Play cabin helps young people at Tudor House
Tudor House is a residential home in Brighton offering short breaks for young people who have a severe learning disability and other complex needs.
At present, the house supports 15 young people from the ages of 8-18, many of whom are autistic. The centre is very popular for children with a range of disabilities, and their families – allowing parents a much-needed break.
Last year, as part of our 50th anniversary appeal, we raised £50,000 to provide Tudor House with a sensory play cabin to benefit the young people who rely on the service. Construction on the play cabin, situated in the house garden, began at the end of 2017.
The cabin has been equipped with a soft play area and an activities space, and the facility is now in full use and being enjoyed by Tudor House residents. The main aim of this project was to create a better environment for the young people who stay at Tudor House. The play cabin has made a huge difference to the leisure time of children and young people, and it greatly enhances the living arrangements and available communal space.
The garden play cabin provides an alternative safe and accessible area where children can enjoy not only scheduled activities, but also free time. It has become a very popular place at the house. Many of the children accessing the services have severe autism and can find the general noisy environment of the house quite stressful.
Staff really enjoy helping the young people make the most of the space and the options it offers all year-round. Tudor House staff work closely with Occupational Therapists to ensure play activities complement physiotherapy and development plans, and depending on the children and young people’s needs, the main benefits that the play cabin provides are:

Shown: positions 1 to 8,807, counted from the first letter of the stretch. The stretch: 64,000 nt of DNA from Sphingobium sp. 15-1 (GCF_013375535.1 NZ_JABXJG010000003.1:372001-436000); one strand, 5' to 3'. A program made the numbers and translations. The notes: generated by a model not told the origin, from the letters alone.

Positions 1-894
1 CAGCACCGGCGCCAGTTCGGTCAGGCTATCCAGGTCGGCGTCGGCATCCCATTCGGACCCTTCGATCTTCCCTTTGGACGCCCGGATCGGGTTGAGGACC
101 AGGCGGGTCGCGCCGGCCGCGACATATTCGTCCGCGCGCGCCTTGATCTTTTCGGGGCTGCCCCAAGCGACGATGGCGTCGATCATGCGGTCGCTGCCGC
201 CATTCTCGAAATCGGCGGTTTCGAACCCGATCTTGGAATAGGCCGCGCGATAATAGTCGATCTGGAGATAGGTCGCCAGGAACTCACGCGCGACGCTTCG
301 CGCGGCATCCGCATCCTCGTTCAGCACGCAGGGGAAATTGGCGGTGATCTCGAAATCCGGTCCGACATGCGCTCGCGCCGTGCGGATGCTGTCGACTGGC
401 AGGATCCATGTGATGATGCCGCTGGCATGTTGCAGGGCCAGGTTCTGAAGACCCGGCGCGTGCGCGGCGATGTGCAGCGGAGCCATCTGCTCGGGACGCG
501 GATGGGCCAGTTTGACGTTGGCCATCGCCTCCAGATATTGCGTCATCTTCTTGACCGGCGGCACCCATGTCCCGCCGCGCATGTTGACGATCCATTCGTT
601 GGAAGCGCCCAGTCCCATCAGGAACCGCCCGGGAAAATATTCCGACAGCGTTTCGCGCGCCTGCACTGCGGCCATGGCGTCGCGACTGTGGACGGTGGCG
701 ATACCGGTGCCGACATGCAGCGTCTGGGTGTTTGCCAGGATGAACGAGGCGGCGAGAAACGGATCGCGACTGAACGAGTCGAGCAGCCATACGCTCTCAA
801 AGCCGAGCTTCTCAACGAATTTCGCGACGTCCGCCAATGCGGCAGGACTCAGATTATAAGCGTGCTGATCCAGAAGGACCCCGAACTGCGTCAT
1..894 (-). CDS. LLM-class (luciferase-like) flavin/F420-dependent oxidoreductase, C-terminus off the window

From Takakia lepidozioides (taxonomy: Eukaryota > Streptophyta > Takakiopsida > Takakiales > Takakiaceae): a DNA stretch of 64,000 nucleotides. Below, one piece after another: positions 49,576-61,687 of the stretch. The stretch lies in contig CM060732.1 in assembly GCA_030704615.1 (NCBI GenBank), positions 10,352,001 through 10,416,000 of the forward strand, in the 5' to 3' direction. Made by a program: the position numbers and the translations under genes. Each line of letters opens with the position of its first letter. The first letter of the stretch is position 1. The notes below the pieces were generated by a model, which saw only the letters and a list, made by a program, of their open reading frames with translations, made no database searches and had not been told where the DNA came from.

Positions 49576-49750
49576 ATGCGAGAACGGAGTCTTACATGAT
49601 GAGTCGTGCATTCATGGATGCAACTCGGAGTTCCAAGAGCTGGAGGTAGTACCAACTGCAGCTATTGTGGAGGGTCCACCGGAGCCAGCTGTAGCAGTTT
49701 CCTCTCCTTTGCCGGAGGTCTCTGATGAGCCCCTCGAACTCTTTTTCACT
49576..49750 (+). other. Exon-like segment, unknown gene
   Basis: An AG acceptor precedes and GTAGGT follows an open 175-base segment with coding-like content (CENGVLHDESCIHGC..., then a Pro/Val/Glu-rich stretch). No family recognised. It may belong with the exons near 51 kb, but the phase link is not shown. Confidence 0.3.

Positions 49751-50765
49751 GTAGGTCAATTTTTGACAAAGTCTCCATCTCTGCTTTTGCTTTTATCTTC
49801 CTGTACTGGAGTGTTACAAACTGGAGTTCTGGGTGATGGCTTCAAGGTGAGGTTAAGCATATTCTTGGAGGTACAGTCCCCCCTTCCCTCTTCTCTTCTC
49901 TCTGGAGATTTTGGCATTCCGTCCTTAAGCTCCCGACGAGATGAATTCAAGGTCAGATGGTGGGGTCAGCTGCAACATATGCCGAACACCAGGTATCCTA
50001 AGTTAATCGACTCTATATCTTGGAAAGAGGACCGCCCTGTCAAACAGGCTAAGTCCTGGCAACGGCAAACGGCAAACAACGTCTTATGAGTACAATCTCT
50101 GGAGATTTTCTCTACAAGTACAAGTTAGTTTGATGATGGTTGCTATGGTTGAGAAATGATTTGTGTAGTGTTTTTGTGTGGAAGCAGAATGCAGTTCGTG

• Improved social skills from working together and taking part in group activities.
• Increased confidence and self-esteem from being able to try out new activities and develop new skills.
• The opportunity to improve physical development and independent movement, particularly when enjoying the soft play centre and the music and art activities.
• Improved sensory stimulation across all activities, and the soft play space accommodates all levels of ability and mobility.
Clare Brunt, Practice Manager at Tudor House said: “The play cabin is an invaluable resource for the children we look after. It has been kitted out as a soft playroom and activity centre, which is something that we didn’t previously have. Our young people benefit from the new space in so many ways, including being able to climb on the play equipment or run around in a safe environment where they can’t hurt themselves.
“The climbing or playing – particularly in the tunnel – also helps with weak muscle tone. Some young people love submerging themselves in the ball pool and many of the children would be in there all day if they could! For quite a few of our residents, it is a great space to let off steam and throw things around in an acceptable way without the risk of causing damage. Some of our more profoundly disabled young people love the sensory experience of the infinity mirror on the wall, which lights up and plays music. Staff can also make sounds and colours with the activity materials.”
To find out more about our 50th anniversary appeal projects, please click here.Back to news